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He also finished fourth in the league in points (110), trailing only McDavid (123), Jonathan Huberdeau (115), and Johnny Gaudreau (115). In my books, there are seven candidates for the Hart Trophy that should at least get consideration from the seasons they had: McDavid, Draisaitl, Matthews, Huberdeau, Gaudreau, Roman Josi, and Igor Shesterkin. There are cases for all of them and many fans aren’t going to be happy either way if their player(s) don’t get nominated (from ‘McDavid and Draisaitl not getting same Hart trophy love as others for MVP’, Edmonton Sun, April 25, 2022).

The competitive field doesn’t help, but neither does the fact that an Oiler has won the Hart Trophy the past two seasons and three of the past five. That may be the downfall this season for the Oilers getting their third in a row.

Oilers Have to Get Use Out of Draisaitl on This Cheap Contract

The Oilers got an absolute steal on Draisaitl’s contract. During his entry-level deal, he recorded 50 goals and 137 points in 191 games. That kind of production for a young player just growing accustomed to the league is good and warranted of his contract. But the former third overall pick has far exceeded his contract through his fifth season.

The season after signing the eight-year, $68 million contract at $8.5 million AAV (average annual value), Draisaitl regressed a bit and many people were all over him for it. But in reality, he only went from 0.94 points per game to 0.9, a reasonable fluctuation in seasons from being a playoff team to a non-playoff team. In no way was his drop in a few points the reason the Oilers didn’t qualify for the playoffs.

Leon Draisaitl Edmonton Oilers
Leon Draisaitl, Edmonton Oilers (Jess Starr/The Hockey Writers)

But Draisaitl came back even stronger and posted well over a point per game in four consecutive seasons, reaching 100 points in three of them and 50 goals in two. Over the course of his contract, he has scored 204 goals and 479 points in 367 games. That ranks second in the NHL to only teammate McDavid over that span and Draisaitl leads the third-highest scorer by 37 points.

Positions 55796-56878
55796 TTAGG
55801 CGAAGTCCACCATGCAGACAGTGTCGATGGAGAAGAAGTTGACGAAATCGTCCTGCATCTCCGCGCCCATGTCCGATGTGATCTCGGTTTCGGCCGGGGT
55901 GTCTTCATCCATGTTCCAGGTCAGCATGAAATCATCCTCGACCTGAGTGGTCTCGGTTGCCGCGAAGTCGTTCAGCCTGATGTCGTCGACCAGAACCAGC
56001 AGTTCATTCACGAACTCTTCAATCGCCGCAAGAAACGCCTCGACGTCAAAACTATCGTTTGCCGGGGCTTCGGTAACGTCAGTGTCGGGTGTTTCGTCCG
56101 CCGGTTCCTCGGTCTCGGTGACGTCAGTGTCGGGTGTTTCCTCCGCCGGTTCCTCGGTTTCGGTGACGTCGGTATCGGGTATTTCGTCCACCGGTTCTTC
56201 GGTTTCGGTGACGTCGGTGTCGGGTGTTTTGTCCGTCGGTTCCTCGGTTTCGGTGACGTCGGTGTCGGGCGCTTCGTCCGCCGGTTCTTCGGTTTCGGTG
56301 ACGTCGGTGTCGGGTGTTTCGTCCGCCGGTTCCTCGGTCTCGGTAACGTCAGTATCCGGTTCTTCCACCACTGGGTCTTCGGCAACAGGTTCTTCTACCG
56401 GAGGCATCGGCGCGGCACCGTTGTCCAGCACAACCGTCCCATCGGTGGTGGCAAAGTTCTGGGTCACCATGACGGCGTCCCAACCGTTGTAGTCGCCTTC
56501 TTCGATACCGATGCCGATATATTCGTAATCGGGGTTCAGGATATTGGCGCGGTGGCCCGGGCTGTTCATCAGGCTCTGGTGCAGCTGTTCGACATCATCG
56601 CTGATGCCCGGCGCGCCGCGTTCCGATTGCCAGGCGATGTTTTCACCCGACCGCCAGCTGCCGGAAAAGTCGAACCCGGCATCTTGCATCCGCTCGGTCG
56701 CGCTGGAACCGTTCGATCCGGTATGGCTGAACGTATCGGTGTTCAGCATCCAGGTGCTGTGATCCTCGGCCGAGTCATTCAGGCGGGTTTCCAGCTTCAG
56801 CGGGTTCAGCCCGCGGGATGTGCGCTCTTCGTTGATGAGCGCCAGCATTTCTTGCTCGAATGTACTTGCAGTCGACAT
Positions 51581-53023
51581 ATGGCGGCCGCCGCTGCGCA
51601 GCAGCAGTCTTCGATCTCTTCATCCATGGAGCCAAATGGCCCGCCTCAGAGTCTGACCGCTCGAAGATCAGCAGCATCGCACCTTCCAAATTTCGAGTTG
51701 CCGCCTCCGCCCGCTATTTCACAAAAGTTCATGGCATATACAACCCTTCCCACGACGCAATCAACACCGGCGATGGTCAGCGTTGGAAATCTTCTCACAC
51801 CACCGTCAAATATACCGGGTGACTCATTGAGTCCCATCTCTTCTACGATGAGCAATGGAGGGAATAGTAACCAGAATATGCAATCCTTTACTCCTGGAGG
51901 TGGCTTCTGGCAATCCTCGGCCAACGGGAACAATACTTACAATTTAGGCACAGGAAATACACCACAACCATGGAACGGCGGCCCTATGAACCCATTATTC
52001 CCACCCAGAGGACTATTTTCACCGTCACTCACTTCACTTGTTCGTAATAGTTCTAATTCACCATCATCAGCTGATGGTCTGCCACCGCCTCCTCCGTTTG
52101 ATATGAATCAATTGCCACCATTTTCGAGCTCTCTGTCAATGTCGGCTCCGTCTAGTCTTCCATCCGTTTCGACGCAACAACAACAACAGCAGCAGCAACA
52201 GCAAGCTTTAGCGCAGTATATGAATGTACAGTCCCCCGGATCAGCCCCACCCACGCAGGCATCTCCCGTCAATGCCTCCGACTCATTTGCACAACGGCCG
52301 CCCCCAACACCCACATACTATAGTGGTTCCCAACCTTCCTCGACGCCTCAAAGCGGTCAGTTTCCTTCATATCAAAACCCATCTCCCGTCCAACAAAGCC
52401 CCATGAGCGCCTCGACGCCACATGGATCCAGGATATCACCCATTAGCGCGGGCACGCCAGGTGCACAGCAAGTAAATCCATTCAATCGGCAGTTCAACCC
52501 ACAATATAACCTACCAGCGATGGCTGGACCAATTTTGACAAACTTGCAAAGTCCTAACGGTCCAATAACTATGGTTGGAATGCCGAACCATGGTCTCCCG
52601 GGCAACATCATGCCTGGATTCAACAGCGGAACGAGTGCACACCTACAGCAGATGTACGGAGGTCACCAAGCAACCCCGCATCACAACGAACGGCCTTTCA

In terms of money, he makes the 31st-most annually in the NHL and 21st-most among forwards. Considering he is consistently in the top-five in goals and points every season over his current contract, the Oilers need to make good use of the final three seasons after this one and hopefully make and do damage in four postseasons. When Draisaitl’s contract ends at the finale of the 2023-24 season, he will without a doubt be getting a big pay bump and that will force the Oilers to allocate money to keep him around from somewhere else in their lineup.

Draisaitl Can Draw Eyes in Playoffs Again

Draisaitl was first given recognition for his outstanding playoff performance in the 2016-17 playoffs when he led the Oilers to Game 7 of the second round. It was the first time the Oilers reached the postseason in 10 seasons and they didn’t disappoint. Goals and points were led by Draisaitl with six and 16 in 13 games while the next closest on the team had 11.

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Draisaitl hadn’t played at a point per game in his career to this point and it definitely contributed to his contract that summer. Since growing a ton and becoming much more of a complete player, we can expect an even better performance this season as he looks to build on his five goals and 11 points in eight games over the past two postseason appearances the previous two seasons.